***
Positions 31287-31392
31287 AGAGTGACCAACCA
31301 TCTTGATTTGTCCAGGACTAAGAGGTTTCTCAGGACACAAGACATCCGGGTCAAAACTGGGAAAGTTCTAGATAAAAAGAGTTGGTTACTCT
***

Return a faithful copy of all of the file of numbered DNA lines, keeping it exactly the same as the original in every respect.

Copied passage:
Positions 31287-31392
31287 AGAGTGACCAACCA
31301 TCTTGATTTGTCCAGGACTAAGAGGTTTCTCAGGACACAAGACATCCGGGTCAAAACTGGGAAAGTTCTAGATAAAAAGAGTTGGTTACTCT